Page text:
On May 5, 2020, the FDA approved the sodium-glucose cotransporter inhibitor, Farxiga (dapagliflozin) oral tablets to diminish the risk of cardiovascular (CV) death and hospitalization in adults with heart failure (HF)  (New York Heart Association class II-IV) with reduced ejection fraction, with and without type 2 diabetes.

Dapagliflozin is already indicated as an adjunct to diet and exercise to enhance glycemic control in adults with type 2 diabetes mellitus and to reduce the risk of hospitalization for HF in adults with type 2 diabetes mellitus and established CV disease or multiple CV risk factors. In a press release, Norman Stockbridge, MD, PhD, director of the Division of Cardiology and Nephrology in the FDA’s Center for Drug Evaluation and Research, stated, “This approval provides patients with heart failure with reduced ejection fraction an additional treatment option that can improve survival and reduce the need for hospitalization.”

The approval was based on data from the landmark phase III, randomized, double-blind, placebo-controlled DAPA-HF trial, which evaluated the efficacy of dapagliflozin plus standard-of-care therapy for the prevention of CV death or reduction of HF events (N = 4,744). At baseline, 94% of patients were treated with angiotensin-converting enzyme inhibitors, angiotensin II receptor blockers, or angiotensin receptor-neprilysin inhibitors (including sacubitril/valsartan 11%); 96% of patients were treated with beta blockers, 71% with mineralocorticoid receptor antagonists, 93% with diuretics, and 26% with an implantable device. In the study, patients were randomized to receive either dapagliflozin 10 mg once daily or placebo.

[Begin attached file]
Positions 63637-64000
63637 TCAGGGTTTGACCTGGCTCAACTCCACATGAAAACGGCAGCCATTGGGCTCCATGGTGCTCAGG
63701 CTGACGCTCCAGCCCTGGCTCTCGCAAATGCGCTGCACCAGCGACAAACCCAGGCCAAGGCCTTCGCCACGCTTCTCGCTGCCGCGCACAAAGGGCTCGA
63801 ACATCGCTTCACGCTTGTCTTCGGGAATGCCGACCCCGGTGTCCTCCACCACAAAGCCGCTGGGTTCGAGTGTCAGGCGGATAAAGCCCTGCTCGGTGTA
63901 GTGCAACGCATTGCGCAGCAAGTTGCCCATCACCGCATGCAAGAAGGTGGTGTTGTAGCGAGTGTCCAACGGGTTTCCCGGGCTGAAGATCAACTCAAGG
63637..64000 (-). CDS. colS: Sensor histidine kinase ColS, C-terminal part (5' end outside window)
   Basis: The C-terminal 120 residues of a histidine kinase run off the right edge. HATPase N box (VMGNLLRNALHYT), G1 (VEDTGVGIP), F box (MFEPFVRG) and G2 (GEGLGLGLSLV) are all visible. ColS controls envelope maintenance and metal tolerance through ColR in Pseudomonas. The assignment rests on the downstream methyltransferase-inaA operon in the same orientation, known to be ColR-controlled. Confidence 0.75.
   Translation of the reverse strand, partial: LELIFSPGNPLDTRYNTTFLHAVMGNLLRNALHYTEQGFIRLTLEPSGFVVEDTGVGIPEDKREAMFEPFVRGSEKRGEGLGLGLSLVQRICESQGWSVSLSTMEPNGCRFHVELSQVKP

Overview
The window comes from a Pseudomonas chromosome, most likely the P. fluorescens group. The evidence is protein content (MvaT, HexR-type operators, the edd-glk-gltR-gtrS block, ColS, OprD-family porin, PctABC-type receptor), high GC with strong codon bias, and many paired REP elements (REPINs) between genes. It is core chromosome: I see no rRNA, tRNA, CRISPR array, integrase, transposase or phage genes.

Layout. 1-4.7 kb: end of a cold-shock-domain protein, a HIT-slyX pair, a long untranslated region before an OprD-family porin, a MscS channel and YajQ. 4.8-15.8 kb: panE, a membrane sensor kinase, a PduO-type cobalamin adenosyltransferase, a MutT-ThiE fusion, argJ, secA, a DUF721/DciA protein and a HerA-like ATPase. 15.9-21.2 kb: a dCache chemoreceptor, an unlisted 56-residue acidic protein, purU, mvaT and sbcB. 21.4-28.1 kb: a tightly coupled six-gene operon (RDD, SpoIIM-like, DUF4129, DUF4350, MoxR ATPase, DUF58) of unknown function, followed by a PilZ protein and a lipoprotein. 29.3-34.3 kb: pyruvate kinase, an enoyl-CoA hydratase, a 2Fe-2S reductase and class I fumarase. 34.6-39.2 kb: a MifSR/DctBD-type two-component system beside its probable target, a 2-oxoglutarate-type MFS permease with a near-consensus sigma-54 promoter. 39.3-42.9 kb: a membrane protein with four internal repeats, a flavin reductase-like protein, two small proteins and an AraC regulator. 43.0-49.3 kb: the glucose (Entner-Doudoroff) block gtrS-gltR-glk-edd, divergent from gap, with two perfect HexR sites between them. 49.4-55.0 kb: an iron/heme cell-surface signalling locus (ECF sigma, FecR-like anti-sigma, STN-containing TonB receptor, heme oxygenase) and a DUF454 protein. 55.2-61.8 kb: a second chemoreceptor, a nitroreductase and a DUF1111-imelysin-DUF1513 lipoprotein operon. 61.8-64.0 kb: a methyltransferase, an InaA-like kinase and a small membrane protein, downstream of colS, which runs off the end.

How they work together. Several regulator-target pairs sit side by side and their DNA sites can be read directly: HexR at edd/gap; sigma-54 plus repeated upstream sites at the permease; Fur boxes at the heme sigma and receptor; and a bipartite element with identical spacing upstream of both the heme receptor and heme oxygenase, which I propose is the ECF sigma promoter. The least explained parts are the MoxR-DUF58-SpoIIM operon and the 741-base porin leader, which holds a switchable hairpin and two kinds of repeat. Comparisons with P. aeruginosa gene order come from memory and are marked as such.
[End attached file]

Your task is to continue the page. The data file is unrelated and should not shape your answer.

The primary composite outcome was the time to first incidence of CV death or worsening HF (hospitalization or an urgent visit resulting in IV therapy for HF). Results demonstrated that dapagliflozin plus standard of care reduced the risk of CV death or deteriorating HF by 26% compared with placebo (primary composite outcome occurred in 386 patients treated with dapagliflozin over a median of 18.2 months vs. 502 patients in the placebo arm [hazard ratio (HR) 0.74; 95% CI, 0.65-0.85; P <.0001]). 

All three components of the primary composite endpoints contributed to the treatment effect. Moreover, dapagliflozin diminished the total number of hospitalizations for HF (first and recurrent) events and CV death, with 567 and 742 total events, respectively, in the dapagliflozin-treated vs. placebo group (rate ratio 0.75; 95% CI, 0.65-0.88; P = .0002). The findings were consistent in patients with or without diabetes. The study also indicated that no new adverse reactions were recognized in the DAPA-HF study. 

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